Four Rules for Engineering a Service Revolution Improving service quality in a large organization can be difficult – and it can take a long time. But we have experimented with many approaches for the past 20 years, and we have discovered a small number of key principles that dramatically improve your chances of success in

Building a strong and sustainable service culture takes time. But leaders often want to know much earlier if their efforts and investments are working. So what is the first thing you can measure to see if your service culture is getting stronger? Higher profits? No. Those show up only after you have provided better service.

A friend of mine, the Head of a Middle School, wrote the following as part of his weekly letter to parents. He is working hard to balance change and innovation demanded by modern times with the tradition and process long revered in student education. His message also rings true for service innovation in business and government organizations:

“When Brazil defeated Italy in 1970 for their third World Cup in 12 years, football aficionados claimed it was the greatest team ever with the greatest player ever, Pele. Four years later, it was the West Germans who defeated the Dutch in Munich to seize the World Cup, led by their brilliant defenseman, Franz Beckenbauer.

Each year The Conference Board publishes survey results of the Top CEO Challenges for global organizations. In 2014 the top four challenges are:

1. Human Capital
2. Customer Relationships
3. Innovation
4. Operational Excellence

The Conference Board says business leaders are seeking to drive growth by “focusing on people, performance, reconnecting with customers, and reshaping the culture of work. They see a renewed commitment to customers, innovation, and the corporate brand.”

Travelers coming through the New York City area’s three airports—La Guardia, JFK, and Newark—might soon feel the need to double check that they aren’t walking through the set of a science fiction movie. That’s because the airports are introducing some high-tech help in the form of “Ava”—a life-sized, computer-generated female avatar. She’ll provide answers to airport patrons’ common questions. Ava the Avatar offers a fun, exciting way to improve customer service for weary travelers.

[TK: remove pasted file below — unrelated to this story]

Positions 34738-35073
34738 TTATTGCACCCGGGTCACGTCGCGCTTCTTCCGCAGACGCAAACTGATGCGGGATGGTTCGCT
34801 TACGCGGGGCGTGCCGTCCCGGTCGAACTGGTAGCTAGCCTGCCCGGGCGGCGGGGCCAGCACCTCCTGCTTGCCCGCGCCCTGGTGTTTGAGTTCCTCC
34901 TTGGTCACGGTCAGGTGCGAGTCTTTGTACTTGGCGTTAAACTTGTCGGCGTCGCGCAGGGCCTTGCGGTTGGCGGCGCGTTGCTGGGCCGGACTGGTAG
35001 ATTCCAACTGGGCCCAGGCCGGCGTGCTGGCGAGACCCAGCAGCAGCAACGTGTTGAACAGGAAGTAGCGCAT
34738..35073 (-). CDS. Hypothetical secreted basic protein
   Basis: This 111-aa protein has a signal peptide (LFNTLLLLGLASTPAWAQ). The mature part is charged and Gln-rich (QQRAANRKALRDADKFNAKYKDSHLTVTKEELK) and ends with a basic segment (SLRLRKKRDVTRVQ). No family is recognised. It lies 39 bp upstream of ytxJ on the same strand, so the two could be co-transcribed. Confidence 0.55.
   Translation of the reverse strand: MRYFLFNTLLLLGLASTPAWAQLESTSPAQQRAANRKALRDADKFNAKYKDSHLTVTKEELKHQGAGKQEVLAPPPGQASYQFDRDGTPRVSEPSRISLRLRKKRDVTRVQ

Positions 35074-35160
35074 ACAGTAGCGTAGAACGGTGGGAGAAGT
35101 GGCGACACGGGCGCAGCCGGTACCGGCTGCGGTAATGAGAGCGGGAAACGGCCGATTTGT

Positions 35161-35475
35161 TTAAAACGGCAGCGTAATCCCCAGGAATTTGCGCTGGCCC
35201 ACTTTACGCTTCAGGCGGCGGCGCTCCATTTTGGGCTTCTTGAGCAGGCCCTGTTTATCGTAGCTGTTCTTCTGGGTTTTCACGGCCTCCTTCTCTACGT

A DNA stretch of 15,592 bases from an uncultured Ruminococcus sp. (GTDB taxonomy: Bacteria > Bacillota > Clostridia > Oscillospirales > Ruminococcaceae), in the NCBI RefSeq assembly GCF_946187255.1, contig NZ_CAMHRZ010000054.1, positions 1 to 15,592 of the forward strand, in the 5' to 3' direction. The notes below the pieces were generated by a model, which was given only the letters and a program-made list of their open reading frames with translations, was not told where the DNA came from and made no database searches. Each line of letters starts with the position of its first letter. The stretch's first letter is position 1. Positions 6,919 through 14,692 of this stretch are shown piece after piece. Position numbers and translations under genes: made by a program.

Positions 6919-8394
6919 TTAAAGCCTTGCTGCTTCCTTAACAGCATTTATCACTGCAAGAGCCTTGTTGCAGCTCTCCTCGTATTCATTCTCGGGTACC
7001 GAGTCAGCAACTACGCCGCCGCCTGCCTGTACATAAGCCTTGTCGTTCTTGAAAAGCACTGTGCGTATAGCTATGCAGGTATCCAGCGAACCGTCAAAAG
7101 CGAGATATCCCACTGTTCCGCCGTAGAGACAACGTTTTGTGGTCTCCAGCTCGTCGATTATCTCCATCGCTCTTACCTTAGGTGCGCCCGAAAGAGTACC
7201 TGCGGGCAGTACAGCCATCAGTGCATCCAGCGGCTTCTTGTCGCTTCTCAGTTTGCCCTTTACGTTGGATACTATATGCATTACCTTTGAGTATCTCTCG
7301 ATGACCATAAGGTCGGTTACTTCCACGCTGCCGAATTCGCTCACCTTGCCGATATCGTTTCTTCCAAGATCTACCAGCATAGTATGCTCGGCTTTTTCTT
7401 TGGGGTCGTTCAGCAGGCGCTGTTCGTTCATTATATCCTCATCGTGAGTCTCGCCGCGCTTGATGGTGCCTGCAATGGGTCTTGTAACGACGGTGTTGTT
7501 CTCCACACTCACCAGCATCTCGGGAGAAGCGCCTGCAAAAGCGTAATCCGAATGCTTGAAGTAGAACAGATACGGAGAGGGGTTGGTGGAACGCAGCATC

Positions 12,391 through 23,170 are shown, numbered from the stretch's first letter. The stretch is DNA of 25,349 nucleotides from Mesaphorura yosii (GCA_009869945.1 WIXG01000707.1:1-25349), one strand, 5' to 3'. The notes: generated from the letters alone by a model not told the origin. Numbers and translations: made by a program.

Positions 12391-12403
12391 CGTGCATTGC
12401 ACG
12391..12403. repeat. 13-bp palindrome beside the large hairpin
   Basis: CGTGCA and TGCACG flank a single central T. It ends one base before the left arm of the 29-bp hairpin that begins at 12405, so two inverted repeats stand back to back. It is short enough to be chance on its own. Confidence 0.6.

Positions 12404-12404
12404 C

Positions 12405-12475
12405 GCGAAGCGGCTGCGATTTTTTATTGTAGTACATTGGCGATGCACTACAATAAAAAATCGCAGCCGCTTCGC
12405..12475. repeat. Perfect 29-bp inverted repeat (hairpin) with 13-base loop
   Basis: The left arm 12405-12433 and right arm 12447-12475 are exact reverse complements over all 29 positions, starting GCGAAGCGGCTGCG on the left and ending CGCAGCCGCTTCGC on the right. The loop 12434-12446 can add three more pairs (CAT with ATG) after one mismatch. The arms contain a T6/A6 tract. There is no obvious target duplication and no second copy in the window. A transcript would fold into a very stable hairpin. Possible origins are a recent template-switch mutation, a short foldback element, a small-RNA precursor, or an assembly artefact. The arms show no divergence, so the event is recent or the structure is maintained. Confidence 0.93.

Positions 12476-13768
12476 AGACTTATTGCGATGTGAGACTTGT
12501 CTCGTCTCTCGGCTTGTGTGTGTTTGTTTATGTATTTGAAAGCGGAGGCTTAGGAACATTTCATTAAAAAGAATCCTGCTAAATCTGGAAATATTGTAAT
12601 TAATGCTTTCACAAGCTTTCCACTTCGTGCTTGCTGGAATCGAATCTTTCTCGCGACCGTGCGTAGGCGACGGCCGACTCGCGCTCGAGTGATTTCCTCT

We regularly work with CEOs and senior leaders to help them build uplifting service cultures and improve service performance. Most leaders understand their roles and are eager to provide direction and support to transform their culture.

However, given their intensive schedules and responsibilities, it’s unreasonable to expect high-level leaders to know the details of all service improvement and culture-building initiatives. While they meet to review initiatives periodically, the Ultimate Question 1.0 can significantly leverage their time and commitment every day.

Ultimate Question 1.0: What is your team’s best idea to improve service today?

The largest financial services providers in the world are concerned that their younger customers don’t really like them. The number of dissatisfied customers is increasing as even the older generations adopt new technologies and models of interaction.

This is not about building an online presence to respond to your younger customers. You need to be at the cutting edge of wherever your customers will be, anticipate expectations and concerns, understand what they value and proactively take actions to increase loyalty.

You need to be young again – curious, passionate and fast.

An excellent blog post from Tony Schwartz on Harvard Business Review encouraged us to write about successful leaders in organizations that are building a service culture.

Leaders must inspire action. Building a service culture is a strategic, long-term initiative that requires sustained focus and commitment. We apply Tony’s list of four “great capacities” of leadership to describe the actions service leaders must take to achieve great results.

Improving Customer Experience (CEX) is vital for success. While the term is common, maturity in this area is not.

We classify an organization’s attitude and actions from Version 1.0 to 6.0. Where are you and your organization today?